A review of Pharmacy on a Bicycle: Innovative Solutions for Global Health and Poverty, by Eric C. Bing and Marc J. Epstein
@@@@ (4 out of 5)
Despite the widespread conviction that the state of the world is deplorable and getting worse by the day, the human race has made measurable, even dramatic progress in some important ways. The collective state of our health is the most telling example. In part because of the eradication of smallpox, the near elimination of polio, and the significant recent progress on HIV/AIDS, humanity in general is living longer and healthier lives. Average life expectancy at birth in India around 1950 was 38 years; today it is 65. In China, it was 41; today it is 77. Over the same period, average life expectancy in the United States has risen from 65 to approximately 80. Numbers can be misleading, but these tell a compelling story.
Building on this amazing success story, major institutions — the United Nations, the U.S. Government, and the Bill and Melinda Gates Foundation, for example — have invested billions of dollars in recent years, targeting specific diseases, promoting the use of vaccines, and building public health infrastructure in developing nations. All these admirable efforts promise to continue the favorable trend in healthcare that has unfolded over the last half-century.
However, there is a hidden dimension in this picture. As Eric Bing and Marc Epstein explain in Pharmacy on a Bicycle, billions of poor people living in rural areas all too frequently fail to gain the benefit of these advances in healthcare. It’s fashionable to look on the world today from the perspective of the cities, but in spite of the massive migration of the last several decades, nearly half (49%) of the world’s population still resides in rural areas. Great numbers of these people live far from transportation hubs, often hours or even days of walking from the nearest road. It’s to these billions of people, nearly all of them desperately poor by American or European standards, that Bing and Epstein turn their attention in their illuminating little book.
Pharmacy on a Bicycle rests on a single, fundamental premise: “Most poor outcomes [in healthcare] are caused not by lack of effective medicines or medical know-how. The ability to prevent and treat many of these diseases inexpensively has been available for a very long time. But getting the right remedies to the right people in the locations where they are needed, in a way they will use them, and at a cost they can afford is continually a challenge. This is not a scientific problem. It’s a business challenge.”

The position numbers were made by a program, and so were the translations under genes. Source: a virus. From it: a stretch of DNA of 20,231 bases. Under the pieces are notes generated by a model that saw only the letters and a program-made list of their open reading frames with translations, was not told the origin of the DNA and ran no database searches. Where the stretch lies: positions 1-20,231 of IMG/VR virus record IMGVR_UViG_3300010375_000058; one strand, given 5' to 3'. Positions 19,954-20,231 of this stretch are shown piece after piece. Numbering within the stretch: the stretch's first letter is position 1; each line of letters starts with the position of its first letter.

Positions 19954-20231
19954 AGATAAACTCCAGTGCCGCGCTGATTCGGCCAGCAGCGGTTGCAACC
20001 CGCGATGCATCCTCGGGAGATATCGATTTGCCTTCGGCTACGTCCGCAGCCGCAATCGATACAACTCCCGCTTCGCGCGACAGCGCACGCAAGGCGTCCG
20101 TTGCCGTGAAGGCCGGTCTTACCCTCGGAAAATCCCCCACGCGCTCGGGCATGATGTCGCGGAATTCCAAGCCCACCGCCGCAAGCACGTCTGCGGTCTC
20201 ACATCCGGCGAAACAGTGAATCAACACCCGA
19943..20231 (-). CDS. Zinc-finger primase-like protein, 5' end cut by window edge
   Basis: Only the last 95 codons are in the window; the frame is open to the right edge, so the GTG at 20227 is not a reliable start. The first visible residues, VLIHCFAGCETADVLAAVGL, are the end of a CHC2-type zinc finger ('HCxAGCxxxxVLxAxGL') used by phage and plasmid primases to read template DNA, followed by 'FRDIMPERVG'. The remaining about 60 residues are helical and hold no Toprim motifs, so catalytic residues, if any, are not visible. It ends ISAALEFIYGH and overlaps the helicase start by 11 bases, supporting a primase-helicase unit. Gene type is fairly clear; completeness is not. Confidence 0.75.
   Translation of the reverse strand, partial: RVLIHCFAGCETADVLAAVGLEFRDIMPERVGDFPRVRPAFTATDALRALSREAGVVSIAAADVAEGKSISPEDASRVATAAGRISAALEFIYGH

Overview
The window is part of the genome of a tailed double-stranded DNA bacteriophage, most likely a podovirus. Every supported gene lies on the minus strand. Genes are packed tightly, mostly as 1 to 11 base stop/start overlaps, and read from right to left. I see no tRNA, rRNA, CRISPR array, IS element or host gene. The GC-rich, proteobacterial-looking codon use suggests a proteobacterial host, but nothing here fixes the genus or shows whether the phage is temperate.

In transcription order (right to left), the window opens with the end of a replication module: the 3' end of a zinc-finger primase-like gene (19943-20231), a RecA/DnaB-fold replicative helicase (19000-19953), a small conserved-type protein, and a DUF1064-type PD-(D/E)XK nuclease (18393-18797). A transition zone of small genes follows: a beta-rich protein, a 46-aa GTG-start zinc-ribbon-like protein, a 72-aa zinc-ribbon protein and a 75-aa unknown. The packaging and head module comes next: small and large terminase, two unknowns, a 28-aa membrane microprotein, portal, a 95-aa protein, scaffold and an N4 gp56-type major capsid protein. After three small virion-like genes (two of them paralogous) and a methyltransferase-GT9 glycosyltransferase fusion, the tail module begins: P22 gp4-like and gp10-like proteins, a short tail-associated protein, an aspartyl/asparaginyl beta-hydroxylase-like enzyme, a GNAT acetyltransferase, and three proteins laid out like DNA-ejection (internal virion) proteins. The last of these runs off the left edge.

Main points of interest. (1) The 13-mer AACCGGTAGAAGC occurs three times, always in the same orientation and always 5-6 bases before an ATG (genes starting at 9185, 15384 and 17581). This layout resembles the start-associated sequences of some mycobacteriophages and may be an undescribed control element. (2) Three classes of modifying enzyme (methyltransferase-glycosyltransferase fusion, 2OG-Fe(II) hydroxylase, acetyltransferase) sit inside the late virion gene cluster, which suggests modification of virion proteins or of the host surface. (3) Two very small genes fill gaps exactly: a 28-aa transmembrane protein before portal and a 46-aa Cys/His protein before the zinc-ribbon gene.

Bing and Epstein argue that humankind has never before been in such a good position to meet this challenge. The costs of many widely-used drugs have fallen dramatically, and scientists have greatly simplified the treatment of many diseases by combining multiple drugs into single capsules or tablets. Extremely cheap diagnostic techniques that provide nearly instant assessments are now available. Through telemedicine, a single well-trained physician can now offer her or his expertise to much larger numbers of patients. The widespread use of clinical checklists and the application of franchising to the healthcare industry have both improved access and lowered costs. And new business models, successfully piloted in many countries, using bicycles, motorcycles, and trained village-level representatives, make it possible for healthcare agencies and for-profit companies to overcome the “last mile problem” that has traditionally limited most of the benefits of the market economy to population centers. “We are now at a tipping point to make lasting global health impacts,” the authors write.
One of the most promising recent developments is the now near-universal access to cell phones; by next year, the number of mobile phones is expected to be greater than the world’s population. “Mobile phones are now being used for patient education and awareness, treatment compliance, health care worker training, data collection, disease and epidemic outbreak tracking, and diagnostic and treatment support.”
Pharmacy on a Bicycle is intended to spark much wider adaptation of these advances by making them more widely known. The book presents a seven-point implementation model called IMPACTS, which encompasses innovation and entrepreneurship, maximizing efficiency and effectiveness, coordinating with partners, accountability, creating demand, task shifting (e.g., empowering nurses to take on some doctors’ responsibilities), and scaling. The book includes an abundance of excellent examples that bring these deadly-sounding prescriptions to life.
Eric Bing is an M.D. who also possesses a Ph.D. in epidemiology and an MBA. He’s the director of global health at the George W. Bush Institute at Southern Methodist University. His co-author, Marc Epstein, is an eminent and much-published professor of management at Rice University in Houston whose previous teaching posts were at the Harvard and Stanford business schools and INSEAD (European Institute of Business Administration).